Skip to main content

Thank you for visiting You are using a browser version with limited support for CSS. To obtain the best experience, we recommend you use a more up to date browser (or turn off compatibility mode in Internet Explorer). In the meantime, to ensure continued support, we are displaying the site without styles and JavaScript.

Electroreception and electrolocation in platypus


Electroreceptors with sensitivity in the microvolt range, which mainly function to detect live prey, are well known in phylogenetically old fishes and some amphibians1–4. In African mormyriform and South American gymnotiform fishes this sense has evolved to an active system using an electric organ as a source for impedance measurement of the environment and for communication5,6. Electroreception in higher vertebrates has not previously been reported. Here we establish that the platypus, the Australian nocturnal diving monotreme, can locate and avoid objects on the basis of d.c. fields. High–frequency sensitivity to a.c. could allow the detection of muscle activity of animals, such as crustaceans, which are preyed on by the platypus. Recordings of cortical evoked potentials showed that the bill of the platypus, previously considered to be exclusively mechanoreceptive7–9, is also an electroreceptive organ with behavioural and electrophysiological sensitivity of 50 µV cm−1. Several lines of evidence suggest that electroreception has evolved independently in this monotreme.

This is a preview of subscription content

Access options

Buy article

Get time limited or full article access on ReadCube.


All prices are NET prices.


  1. Bullock, T. H. A. Rev. Neurosci. 5, 121–170 (1982).

    CAS  Article  Google Scholar 

  2. Fritzsch, B. & Wahnschaffe, U. Cell Tissue Res. 229, 483–503 (1983).

    CAS  Article  Google Scholar 

  3. Kalmijn, A. J. in Handbook of Sensory Physiology Vol. III/3, 147–200 (Springer, Berlin, 1974).

    Google Scholar 

  4. Scheich, H. in Biophysics, 764–776 (Springer, Berlin, 1983).

    Google Scholar 

  5. Heiligenberg, W. Principles of Electrolocation and Jamming Avoidance in Electric Fish (Springer, Berlin, 1977).

    Book  Google Scholar 

  6. Scheich, H. & Bullock, T. H. in Handbook of Sensory Physiology Vol. III/3 201–256 (Springer, Berlin, 1974).

    Google Scholar 

  7. Bohringer, R. C. & Rowe, M. J. J. comp. Neurol. 174, 1–14 (1977).

    CAS  Article  Google Scholar 

  8. Poulton, E. B. J. Physiol., Lond. 5, 15–16 (1885).

    Google Scholar 

  9. Wilson, J. T. & Martin, C. J. Linn. Soc. NSW, Macleay mem. Vol., 190–200 (1893).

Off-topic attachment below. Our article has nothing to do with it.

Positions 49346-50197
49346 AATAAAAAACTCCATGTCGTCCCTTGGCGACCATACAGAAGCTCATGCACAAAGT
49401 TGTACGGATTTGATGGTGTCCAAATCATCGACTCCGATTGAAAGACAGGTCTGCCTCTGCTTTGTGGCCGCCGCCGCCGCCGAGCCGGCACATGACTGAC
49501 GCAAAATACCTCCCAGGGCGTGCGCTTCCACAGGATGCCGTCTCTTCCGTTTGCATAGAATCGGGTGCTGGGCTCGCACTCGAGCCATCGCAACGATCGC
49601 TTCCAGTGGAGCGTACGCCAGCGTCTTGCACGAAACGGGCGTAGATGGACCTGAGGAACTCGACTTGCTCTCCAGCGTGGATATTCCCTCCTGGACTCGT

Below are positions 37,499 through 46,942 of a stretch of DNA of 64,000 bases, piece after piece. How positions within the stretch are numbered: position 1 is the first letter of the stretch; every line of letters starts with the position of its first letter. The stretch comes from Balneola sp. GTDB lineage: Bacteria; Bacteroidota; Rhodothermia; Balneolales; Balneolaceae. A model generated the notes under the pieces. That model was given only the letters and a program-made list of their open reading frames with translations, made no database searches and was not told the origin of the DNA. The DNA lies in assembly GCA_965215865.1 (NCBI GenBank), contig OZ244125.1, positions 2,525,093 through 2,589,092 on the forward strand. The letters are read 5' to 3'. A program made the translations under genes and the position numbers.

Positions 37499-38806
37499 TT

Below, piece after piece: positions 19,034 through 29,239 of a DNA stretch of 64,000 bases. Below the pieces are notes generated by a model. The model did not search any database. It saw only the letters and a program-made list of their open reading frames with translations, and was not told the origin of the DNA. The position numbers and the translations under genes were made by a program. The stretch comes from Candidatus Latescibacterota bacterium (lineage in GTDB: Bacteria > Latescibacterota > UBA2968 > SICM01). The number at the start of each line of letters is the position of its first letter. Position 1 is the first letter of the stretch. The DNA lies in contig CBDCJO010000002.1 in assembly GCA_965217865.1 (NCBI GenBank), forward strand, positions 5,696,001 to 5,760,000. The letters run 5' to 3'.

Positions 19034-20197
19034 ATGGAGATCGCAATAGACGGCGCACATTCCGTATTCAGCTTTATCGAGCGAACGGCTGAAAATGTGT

10. Digkgraaf, S. & Kalmijn, A. J. Z. vergl. Physiol. 47, 438–456 (1963).

    Article  Google Scholar 

  11. Himstedt, W., Kopp, J. & Schmidt, W. Naturwissenschaftern 69, 552 (1982).

    ADS  Article  Google Scholar 

  12. Crowther, A. B. Pap. Proc. R. Soc. Tasm., 96–99 (1879).

  13. Faragher, R. A., Grant, T. R. & Carrick, F. N. Aust. J. Ecol. 4, 171–179 (1979).

    Article  Google Scholar 

  14. Grant, T. R., Williams, R. & Carrick, F. N. Aust. Zool. 19, 117–124 (1977).

    Google Scholar 

  15. Andres, K. H. & von Düring, M. in Sensory Receptor Mechanisms 81–89 (World Science, Singapore, 1984).

    Google Scholar 

  16. Münz, H., Claas, B. & Fritzsch, B. J. comp. Physiol. A 154, 33–44 (1983).

    Article  Google Scholar 

  17. Bennett, M. V. L. in Fish Physiology, 492–600 (Academic, London, 1971).

    Google Scholar 

  18. Szabo, T. in Handbook of Sensory Physiology Vol. III/3, 13–58 (Springer, Berlin, 1974).

    Google Scholar 

Download references

Author information

Authors and Affiliations


Rights and permissions

Reprints and Permissions

About this article

Cite this article

Scheich, H., Langner, G., Tidemann, C. et al. Electroreception and electrolocation in platypus. Nature 319, 401–402 (1986).

Download citation

  • Received:

  • Accepted:

  • Published:

  • Issue Date:

  • DOI:

Further reading


By submitting a comment you agree to abide by our Terms and Community Guidelines. If you find something abusive or that does not comply with our terms or guidelines please flag it as inappropriate.


Quick links

Nature Briefing

Sign up for the Nature Briefing newsletter — what matters in science, free to your inbox daily.

Get the most important science stories of the day, free in your inbox. Sign up for Nature Briefing